NTSB blasts FAA for lack of safety measures after deadly 2019 Kauai helicopter crash

The National Transportation Safety Board on Tuesday blasted the FAA for failing to implement safety measures for Hawaii helicopter tour companies.
Published: May. 10, 2022 at 7:07 PM HST|Updated: May. 10, 2022 at 7:24 PM HST
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HONOLULU (HawaiiNewsNow) - The National Transportation Safety Board blasted the Federal Aviation Administration for failing to implement safety measures for Hawaii helicopter tour companies.

It issued a report that blamed weather and bad judgement by a Safari Aviation helicopter pilot for a Dec. 26, 2019 crash on Kauai that killed seven people.

The NTSB said that had the FAA required Hawaii tour operators to provide weather training for its pilots and had it implemented safety management programs, the Kauai accident would not have happened.

“This tragedy should never have occurred. It was 100 percent preventable,” said NTSB Chair Jennifer Hommendy.

“Locally, there was minimal FAA oversight of the safety of air tour operations in Hawaii, particularly with respect to the kinds of decisions pilots were actually making during tour flights.”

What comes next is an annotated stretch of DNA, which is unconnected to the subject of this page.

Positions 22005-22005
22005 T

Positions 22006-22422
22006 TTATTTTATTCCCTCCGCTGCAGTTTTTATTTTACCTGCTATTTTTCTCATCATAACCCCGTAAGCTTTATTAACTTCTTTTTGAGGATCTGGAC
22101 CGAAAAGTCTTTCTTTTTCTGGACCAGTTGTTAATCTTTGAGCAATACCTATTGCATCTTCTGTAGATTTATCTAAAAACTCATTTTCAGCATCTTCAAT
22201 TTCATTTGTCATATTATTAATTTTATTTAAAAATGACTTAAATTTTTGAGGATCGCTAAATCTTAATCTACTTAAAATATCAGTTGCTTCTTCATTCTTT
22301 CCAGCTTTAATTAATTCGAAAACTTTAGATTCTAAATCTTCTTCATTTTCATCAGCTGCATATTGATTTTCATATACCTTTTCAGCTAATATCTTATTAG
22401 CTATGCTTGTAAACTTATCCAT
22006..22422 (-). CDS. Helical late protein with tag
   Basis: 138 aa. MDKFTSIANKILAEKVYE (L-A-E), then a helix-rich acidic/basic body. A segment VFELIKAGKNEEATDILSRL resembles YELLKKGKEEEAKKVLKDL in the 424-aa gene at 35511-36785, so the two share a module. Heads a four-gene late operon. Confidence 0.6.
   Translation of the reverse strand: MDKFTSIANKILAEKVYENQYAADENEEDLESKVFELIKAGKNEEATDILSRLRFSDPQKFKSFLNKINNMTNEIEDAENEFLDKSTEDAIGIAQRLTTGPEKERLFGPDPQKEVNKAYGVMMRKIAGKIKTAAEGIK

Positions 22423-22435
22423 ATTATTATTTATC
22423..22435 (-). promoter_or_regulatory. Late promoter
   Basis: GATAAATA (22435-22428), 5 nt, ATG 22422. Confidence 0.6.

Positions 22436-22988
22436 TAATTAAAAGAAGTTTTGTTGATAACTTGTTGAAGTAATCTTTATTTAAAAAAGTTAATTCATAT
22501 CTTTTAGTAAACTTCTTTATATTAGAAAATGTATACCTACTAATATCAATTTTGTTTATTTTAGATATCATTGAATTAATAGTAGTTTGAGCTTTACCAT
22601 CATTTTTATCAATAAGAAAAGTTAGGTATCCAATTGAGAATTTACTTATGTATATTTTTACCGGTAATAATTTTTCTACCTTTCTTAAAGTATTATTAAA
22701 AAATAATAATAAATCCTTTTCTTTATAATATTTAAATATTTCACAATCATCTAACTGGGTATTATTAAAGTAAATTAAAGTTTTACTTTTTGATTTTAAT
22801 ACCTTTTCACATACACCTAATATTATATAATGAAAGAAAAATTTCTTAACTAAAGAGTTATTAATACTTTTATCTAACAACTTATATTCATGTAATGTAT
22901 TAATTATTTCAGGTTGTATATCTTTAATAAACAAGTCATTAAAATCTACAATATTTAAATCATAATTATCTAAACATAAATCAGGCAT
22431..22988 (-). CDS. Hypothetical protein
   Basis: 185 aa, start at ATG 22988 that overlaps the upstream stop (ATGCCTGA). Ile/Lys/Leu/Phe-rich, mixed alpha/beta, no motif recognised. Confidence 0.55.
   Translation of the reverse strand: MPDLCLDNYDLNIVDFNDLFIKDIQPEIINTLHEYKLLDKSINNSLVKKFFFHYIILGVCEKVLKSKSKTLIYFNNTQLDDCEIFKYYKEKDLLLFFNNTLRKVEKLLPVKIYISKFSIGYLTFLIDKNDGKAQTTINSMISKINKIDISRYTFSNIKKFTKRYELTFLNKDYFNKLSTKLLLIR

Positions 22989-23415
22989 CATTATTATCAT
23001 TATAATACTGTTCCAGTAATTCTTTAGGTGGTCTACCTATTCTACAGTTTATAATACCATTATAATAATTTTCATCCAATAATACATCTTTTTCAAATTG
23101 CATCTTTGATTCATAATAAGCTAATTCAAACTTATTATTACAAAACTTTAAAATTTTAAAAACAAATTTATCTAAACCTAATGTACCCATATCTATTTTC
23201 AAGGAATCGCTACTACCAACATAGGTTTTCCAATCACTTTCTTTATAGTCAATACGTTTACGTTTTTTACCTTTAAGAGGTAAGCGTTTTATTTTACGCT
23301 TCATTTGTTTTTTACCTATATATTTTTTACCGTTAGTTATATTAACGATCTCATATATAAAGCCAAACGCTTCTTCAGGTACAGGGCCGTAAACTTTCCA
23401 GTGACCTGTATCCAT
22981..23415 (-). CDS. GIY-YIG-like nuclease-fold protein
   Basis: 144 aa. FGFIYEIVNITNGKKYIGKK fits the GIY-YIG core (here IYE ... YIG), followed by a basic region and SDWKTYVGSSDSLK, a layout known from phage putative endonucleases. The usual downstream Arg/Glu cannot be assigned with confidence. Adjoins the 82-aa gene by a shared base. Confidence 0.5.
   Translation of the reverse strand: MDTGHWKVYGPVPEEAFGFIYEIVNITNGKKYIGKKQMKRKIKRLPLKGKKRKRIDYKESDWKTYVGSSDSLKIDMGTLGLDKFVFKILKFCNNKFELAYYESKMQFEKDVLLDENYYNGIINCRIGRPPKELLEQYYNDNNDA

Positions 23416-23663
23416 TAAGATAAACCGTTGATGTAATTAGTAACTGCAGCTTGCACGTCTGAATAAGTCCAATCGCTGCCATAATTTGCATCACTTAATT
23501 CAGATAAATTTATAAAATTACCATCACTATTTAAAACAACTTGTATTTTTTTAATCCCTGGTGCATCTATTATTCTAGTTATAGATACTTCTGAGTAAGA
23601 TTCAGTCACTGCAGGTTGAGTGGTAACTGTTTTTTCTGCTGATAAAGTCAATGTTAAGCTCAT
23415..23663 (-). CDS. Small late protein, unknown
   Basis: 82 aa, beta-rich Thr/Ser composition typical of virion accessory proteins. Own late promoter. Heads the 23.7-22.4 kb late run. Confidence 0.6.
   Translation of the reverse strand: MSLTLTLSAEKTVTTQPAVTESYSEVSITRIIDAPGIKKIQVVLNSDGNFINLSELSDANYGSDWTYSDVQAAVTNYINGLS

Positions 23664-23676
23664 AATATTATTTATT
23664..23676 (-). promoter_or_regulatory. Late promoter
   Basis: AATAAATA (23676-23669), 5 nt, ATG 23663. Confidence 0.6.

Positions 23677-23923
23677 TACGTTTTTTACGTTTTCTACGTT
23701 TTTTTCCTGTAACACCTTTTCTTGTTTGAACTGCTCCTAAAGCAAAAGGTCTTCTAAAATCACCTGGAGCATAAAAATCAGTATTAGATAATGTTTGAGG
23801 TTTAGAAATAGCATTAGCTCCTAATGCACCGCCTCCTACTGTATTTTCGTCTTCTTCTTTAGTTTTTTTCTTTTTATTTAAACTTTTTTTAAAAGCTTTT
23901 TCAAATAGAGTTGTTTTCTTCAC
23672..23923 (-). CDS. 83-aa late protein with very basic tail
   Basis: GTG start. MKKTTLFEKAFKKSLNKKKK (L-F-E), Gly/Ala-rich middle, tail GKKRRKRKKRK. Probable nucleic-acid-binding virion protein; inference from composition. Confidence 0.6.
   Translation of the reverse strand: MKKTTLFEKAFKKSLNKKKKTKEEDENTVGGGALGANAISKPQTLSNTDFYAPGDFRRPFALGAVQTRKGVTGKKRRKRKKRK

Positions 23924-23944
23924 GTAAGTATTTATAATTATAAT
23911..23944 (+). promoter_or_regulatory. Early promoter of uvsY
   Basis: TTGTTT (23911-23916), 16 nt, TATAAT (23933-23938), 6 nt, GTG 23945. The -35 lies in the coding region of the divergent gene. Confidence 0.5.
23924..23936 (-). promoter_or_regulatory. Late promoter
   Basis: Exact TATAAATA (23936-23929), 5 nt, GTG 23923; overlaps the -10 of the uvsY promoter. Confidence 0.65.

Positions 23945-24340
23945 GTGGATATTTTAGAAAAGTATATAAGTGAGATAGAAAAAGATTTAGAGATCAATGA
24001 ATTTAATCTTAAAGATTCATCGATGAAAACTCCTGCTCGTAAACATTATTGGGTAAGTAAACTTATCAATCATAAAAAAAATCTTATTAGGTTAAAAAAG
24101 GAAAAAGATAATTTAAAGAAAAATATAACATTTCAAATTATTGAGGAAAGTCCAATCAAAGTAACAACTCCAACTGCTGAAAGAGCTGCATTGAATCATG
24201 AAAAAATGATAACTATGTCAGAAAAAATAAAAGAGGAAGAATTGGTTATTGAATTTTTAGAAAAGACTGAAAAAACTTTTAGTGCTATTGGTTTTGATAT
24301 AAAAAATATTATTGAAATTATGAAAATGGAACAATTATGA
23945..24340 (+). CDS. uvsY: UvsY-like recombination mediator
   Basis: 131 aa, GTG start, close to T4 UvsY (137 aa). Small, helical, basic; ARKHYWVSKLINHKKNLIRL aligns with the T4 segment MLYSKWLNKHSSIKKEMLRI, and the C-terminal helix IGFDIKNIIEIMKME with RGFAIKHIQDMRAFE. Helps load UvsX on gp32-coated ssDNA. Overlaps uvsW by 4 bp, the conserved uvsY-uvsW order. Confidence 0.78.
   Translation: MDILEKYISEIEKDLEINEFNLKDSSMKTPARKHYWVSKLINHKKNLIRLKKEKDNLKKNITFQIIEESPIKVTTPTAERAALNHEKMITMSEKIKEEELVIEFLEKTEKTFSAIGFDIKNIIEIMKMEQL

U.S. Rep. Ed Case, a frequent critic of the FAA, agreed.

“We have a fundamental ignorance of basic safety protocols of the companies operating helicopters on Hawaii skies. We obviously have deficiencies in training, we have deficiencies in equipment,” said Case.

The FAA said it has implemented safety measures, including five weather cameras in Hawaii with 21 more coming.

“Air tour operators today can apply to the FAA’s voluntary safety management system program, and we have rule making underway to make these systems a requirement,” the FAA said in an emailed statement.

In a separate report, the NTSB said rainy conditions also contributed to the April 2019 Kailua helicopter crash, which killed the pilot and his two passengers.

But it also cited the inexperience of the pilot, who had only worked in Hawaii for two and a half weeks.

The NTSB said the pilot flying in turbulence at a faster speed than recommended when a rotor hit the cabin.

“It was combination of it being an extraordinarily difficult helicopter to fly and the fact that we had an inexperience pilot and we had an unusual downdraft,” said attorney Rick Fried, who has represent victims and the survivors of more than 50 helicopter crashes in Hawaii.

Rainbow Helicopters, which operated the copter that crashed in Kailua, and Safari Aviation had no immediate for comment.

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